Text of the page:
“It is a notorious fact that criticism is handicapped by its own lack of creative ability. It seems apparent that appreciation of a contemporary work of art is difficult, or almost impossible, for the ‘man in the street’ to understand.

A work of art, whether by poet, painter, sculptor, or musician, is an offering of an abstract idea clothed in symbols. The symbols differ with every age and every civilisation, and, whereas a cultured “man in the street” may comprehend symbolism of the bygone generation, he flounders in the presence of his own. This is why youth so often despises its elders, only to be despised in its turn.

It is utterly incomprehensible to me why St. Francis should be portrayed (or is expected to be portrayed) with the face of a Botticelli angel.

Mr Beech is right. Spencer and Epstein will live. – Yours truly,

OLIVE M. STROSS. Richmond House, Shelton, Stoke-on-Trent.”

Ian Macilwain is a well-known photographer and his aunt was Gwendoline (Gwen), a close friend of Barnett and Olive, who later became Barnett’s second wife. Ian provided many private memories to former Czech PhD student Gabriela Literová for her 2010 thesis and it is thanks to Ian and Gabriela that we have several rare selections, such as family photographs and transcripts of speeches included in this book.

Ian recalled his meeting with Bob and Olive in 1959 when he was visiting Aunt Gwen. He also described the differences between Olive and Gwen:

“My first memories of Bob and Olive Stross are from a visit to see Aunt Gwen. I think it was in 1959. I remember as both were very interested in teaching us ‘tongue twisters’ – e.g., “Peter piper picked a peck of pickled pepper” and a few others that were brand new to me. Gwen and Olive were very different. Gwen was serious, but she had a good sense of humour and was very kind. Olive was bohemian and artistic.”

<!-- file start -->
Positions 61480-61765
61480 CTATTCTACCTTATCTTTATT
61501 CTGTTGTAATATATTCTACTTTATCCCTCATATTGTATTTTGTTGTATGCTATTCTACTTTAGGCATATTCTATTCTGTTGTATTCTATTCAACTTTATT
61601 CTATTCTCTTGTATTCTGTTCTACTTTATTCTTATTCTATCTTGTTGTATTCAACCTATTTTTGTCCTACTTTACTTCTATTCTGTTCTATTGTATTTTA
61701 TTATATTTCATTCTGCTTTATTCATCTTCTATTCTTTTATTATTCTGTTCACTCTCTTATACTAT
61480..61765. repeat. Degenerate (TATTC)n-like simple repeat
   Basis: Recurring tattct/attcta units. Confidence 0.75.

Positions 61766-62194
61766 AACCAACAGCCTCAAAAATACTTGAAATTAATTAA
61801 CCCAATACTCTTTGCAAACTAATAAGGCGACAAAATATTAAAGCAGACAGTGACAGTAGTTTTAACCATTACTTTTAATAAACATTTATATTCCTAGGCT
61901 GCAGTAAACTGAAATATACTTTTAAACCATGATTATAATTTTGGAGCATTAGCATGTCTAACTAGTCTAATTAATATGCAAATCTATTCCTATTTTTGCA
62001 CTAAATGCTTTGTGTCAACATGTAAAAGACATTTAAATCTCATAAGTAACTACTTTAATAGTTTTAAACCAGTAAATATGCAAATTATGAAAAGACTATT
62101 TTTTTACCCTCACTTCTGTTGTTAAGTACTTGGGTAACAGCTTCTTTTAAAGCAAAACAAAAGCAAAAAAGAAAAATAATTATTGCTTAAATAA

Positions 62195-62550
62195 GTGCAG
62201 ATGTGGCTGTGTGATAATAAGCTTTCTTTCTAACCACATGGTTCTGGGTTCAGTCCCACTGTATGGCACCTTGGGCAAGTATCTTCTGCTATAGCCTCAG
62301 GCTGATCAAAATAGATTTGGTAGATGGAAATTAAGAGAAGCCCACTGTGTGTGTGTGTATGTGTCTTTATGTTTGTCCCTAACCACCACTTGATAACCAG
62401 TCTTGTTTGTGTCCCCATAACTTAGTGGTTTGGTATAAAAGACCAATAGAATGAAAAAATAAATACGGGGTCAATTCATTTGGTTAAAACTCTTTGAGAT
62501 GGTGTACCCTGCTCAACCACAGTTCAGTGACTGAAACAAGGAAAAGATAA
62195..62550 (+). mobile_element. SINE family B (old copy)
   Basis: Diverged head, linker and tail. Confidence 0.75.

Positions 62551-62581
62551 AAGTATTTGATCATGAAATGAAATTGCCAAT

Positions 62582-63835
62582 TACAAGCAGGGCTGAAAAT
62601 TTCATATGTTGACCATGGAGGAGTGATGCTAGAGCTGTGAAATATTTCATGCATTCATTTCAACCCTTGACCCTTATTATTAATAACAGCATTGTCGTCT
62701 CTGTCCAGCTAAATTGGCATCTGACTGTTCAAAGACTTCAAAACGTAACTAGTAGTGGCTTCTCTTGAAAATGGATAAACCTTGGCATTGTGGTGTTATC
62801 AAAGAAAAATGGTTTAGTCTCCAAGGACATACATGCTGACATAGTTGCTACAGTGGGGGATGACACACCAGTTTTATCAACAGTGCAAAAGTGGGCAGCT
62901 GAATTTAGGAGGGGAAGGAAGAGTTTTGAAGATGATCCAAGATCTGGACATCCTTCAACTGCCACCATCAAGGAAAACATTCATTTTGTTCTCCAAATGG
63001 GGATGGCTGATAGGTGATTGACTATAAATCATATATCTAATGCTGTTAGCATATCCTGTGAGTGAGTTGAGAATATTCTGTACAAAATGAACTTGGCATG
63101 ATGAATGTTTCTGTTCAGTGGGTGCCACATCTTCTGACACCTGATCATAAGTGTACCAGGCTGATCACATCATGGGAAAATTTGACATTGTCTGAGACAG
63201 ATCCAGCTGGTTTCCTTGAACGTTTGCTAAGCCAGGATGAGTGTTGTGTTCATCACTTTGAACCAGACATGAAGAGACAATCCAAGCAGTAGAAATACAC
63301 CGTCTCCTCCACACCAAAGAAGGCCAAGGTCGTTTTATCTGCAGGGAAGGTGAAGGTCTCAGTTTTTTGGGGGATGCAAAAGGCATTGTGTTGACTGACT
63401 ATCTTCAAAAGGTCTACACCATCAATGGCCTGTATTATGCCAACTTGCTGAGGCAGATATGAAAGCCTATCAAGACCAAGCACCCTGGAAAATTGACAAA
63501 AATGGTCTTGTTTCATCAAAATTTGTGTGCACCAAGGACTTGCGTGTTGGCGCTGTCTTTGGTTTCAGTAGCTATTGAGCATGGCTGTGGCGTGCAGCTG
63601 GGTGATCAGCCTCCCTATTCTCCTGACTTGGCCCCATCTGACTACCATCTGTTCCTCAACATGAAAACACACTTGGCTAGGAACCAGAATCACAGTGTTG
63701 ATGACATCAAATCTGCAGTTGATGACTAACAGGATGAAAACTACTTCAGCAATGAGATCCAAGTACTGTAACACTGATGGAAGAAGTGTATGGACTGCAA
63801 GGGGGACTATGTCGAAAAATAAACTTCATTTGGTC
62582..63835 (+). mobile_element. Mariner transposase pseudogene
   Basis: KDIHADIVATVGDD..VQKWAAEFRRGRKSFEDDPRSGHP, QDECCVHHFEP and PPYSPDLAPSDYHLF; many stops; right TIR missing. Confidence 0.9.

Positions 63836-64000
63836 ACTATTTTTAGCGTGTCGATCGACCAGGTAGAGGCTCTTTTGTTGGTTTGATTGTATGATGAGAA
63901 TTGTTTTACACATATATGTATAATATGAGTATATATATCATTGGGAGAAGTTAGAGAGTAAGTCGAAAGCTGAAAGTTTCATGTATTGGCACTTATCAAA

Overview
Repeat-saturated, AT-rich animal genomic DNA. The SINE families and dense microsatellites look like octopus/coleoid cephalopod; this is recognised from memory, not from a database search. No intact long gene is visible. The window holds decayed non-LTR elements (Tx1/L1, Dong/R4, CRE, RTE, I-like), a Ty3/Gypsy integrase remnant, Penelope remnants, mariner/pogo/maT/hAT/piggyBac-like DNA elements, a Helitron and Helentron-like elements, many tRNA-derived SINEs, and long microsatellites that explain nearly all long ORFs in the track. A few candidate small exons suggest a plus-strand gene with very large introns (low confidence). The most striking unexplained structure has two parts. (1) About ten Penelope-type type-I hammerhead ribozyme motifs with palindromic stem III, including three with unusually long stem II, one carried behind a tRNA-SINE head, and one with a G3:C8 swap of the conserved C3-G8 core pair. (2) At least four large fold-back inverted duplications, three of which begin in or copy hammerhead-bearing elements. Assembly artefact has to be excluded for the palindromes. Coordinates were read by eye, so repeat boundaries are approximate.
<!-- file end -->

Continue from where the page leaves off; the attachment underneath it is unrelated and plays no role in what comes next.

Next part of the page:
Olive Marion Stross, the free-spirited, often outspoken former art student became Barnett’s companion for the majority of his life.

One suspects her influence on the philosophical architecture of Dr Stross far exceeds the quantity of material available to us concerning her background.

Correspondingly she remains a relatively mysterious character in the story of the Lidice Shall Live campaign and the life-script that was about to play out.

Olive Stross died in 1961.

For more information about the life of Dr Barnett Stross read The Path to Lidice – the definitive account of the Lidice Shall Live campaign, and its legacy.
Available now, online from Amazon in hardcover, paperback and in ebook formats – free with Amazon Unlimited.